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Study: Octopuses evolved from these sea creatures

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Underwater photo of small octopus in tropical sandy turquoise sea bay
(Greens and Blues via Shutterstock)

By Mark Waghorn via SWNS

Octopuses evolved from shellfish, according to new research.

The eight-limbed creatures' mysterious origins have been traced back to a clam-like animal that lived hundreds of millions of years ago.

It looked like Argonauta argo - a species found in tropical and subtropical open seas.
Females have a protective, spiral casing which protects the eggs inside.

They resemble the commonly known pearly nautilus - a very distant relative which has a hard shell and thrives on the ocean floor.

The findings could help alien hunters. Octopuses are regarded as the closest thing to how alien life may have evolved.

A Japanese team has mapped the argonaut’s genome for the first time - shedding fresh light on shell evolution and egg case formation.

The researchers found the egg case protein-coding genes in argonauts and discovered most were not used to form shells in distantly related species, including the nautilus.

This suggests that while the distant ancestors of argonaut octopuses likely had shells, the shells didn’t evolve into egg cases.

"The argonaut genome is particularly intriguing because it shows that the break in synteny reported in the known octopus genome is not a general trait of this group," said corresponding author Dr. Davin Setiamarga, of Wakayama College.

"We have demonstrated that, contrary to popular belief, cephalopods do not necessarily exhibit a distinct genome evolution."

Unlike any other octopus, the female argonaut, which can be up to 20 inches in length, makes itself a paper-thin shell.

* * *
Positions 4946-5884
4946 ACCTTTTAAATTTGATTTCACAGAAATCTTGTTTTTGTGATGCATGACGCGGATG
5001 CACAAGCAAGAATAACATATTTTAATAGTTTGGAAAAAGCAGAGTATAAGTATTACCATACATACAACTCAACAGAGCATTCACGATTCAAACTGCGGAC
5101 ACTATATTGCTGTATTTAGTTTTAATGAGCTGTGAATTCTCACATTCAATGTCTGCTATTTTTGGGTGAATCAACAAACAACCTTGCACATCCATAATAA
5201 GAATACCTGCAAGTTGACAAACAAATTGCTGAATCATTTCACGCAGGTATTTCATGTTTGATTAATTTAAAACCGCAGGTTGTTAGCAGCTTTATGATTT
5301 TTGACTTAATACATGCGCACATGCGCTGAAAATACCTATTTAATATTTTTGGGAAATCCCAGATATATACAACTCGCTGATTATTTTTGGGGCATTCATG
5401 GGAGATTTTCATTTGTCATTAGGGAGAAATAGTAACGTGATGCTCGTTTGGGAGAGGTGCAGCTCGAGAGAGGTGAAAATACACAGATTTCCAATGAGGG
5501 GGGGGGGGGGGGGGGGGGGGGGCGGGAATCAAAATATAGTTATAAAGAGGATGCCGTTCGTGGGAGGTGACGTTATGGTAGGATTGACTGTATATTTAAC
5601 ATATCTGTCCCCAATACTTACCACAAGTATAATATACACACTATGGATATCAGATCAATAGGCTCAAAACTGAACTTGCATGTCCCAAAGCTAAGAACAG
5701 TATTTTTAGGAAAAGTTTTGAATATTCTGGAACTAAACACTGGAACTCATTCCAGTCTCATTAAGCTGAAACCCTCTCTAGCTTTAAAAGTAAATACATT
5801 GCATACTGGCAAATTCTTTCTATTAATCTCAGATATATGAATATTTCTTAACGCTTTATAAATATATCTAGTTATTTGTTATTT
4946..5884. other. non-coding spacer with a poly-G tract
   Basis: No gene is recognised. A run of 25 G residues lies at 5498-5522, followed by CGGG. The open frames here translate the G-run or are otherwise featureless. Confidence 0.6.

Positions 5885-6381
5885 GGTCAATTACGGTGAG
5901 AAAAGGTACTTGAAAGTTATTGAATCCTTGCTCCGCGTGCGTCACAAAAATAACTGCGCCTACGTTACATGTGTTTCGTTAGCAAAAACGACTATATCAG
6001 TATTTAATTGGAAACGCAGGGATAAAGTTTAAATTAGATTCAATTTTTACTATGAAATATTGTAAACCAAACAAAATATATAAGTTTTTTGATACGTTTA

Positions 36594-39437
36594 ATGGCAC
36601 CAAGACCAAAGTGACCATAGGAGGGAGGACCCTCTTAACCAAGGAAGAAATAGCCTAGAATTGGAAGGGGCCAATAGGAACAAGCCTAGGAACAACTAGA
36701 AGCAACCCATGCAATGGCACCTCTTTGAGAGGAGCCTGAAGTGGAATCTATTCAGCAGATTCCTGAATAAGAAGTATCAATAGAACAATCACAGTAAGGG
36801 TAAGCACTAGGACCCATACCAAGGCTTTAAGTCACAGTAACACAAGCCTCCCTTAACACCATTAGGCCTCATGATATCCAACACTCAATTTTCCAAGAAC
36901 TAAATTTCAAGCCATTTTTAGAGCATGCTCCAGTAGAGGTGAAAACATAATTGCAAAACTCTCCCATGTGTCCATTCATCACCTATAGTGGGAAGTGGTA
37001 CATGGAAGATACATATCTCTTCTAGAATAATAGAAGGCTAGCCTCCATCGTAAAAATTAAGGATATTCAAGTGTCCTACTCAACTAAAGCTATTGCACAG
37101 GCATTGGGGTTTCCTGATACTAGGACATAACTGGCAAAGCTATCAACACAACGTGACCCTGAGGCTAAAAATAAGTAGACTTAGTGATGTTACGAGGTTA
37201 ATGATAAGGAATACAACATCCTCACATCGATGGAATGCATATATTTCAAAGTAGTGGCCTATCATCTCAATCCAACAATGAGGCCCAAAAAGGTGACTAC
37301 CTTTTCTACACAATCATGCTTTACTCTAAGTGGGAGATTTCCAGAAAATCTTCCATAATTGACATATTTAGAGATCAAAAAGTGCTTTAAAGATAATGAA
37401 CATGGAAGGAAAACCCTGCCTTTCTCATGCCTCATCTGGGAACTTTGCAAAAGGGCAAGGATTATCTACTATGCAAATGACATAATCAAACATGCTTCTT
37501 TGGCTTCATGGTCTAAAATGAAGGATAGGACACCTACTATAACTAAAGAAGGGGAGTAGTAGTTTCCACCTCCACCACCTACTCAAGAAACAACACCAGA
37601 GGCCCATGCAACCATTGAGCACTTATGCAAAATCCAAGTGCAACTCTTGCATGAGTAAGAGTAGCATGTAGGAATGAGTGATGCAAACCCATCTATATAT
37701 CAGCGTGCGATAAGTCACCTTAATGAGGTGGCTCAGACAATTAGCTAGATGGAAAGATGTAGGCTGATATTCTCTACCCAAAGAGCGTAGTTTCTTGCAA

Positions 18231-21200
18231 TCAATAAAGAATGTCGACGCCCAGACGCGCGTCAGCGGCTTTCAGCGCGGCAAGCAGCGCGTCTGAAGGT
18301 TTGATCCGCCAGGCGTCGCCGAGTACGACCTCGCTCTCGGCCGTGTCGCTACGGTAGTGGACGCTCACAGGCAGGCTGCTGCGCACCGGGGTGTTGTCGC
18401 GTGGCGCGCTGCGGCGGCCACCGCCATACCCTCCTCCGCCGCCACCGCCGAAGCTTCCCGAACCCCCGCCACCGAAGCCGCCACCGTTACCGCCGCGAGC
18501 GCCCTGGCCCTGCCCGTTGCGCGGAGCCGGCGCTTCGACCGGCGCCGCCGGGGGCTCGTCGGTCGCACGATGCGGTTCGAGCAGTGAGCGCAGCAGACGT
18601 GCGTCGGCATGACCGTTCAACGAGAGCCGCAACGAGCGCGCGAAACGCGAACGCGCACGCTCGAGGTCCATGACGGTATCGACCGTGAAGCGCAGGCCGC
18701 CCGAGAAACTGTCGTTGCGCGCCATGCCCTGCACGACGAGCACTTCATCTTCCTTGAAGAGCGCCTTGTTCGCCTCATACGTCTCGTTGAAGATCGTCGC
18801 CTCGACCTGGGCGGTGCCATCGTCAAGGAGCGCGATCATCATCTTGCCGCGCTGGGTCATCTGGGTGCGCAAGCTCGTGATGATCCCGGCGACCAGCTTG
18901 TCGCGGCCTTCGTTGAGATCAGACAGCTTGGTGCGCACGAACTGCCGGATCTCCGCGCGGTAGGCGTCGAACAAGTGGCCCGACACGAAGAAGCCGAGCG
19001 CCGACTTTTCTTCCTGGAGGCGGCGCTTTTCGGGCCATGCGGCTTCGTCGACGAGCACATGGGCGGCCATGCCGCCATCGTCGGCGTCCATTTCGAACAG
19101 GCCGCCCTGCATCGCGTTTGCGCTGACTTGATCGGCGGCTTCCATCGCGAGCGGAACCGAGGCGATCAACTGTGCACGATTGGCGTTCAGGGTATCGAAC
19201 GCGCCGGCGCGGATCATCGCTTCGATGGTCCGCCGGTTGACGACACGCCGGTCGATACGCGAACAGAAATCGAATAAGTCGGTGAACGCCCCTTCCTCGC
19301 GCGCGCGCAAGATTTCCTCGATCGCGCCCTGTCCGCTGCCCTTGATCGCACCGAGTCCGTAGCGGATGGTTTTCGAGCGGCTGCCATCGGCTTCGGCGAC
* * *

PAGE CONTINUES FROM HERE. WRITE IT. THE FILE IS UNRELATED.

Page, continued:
It secretes this shell, made of calcium carbonate, from two web structures on the sides of its body.

The males are much smaller, typically only a centimeter in length, and do not produce shells.

Octopuses are renowned for their intelligence. They can use tools, carry coconut shells for shelter, stack rocks to protect their dens and carry jellyfish tentacles for defense.

In captivity, they can learn to solve puzzles, open screw-top jars, and squirt humans they don't like. And they are as smart as your average dog.

The study reveals the genomic background of argonauts and shows how the species adapted to the open ocean and acquired its shell-like egg case.

Scientists previously had avoided targeting argonauts since it was difficult to keep the animals in aquaria for research purposes.

The authors here, however, had access to a location in the Sea of Japan ideal for acquiring fresh samples.

Setiamarga added: "We anticipate that our findings will further the research of metazoan, mollusk, and cephalopod genome evolution, which has remained largely unexplored thus far."

The study was published by the journal Genome Biology and Evolution.

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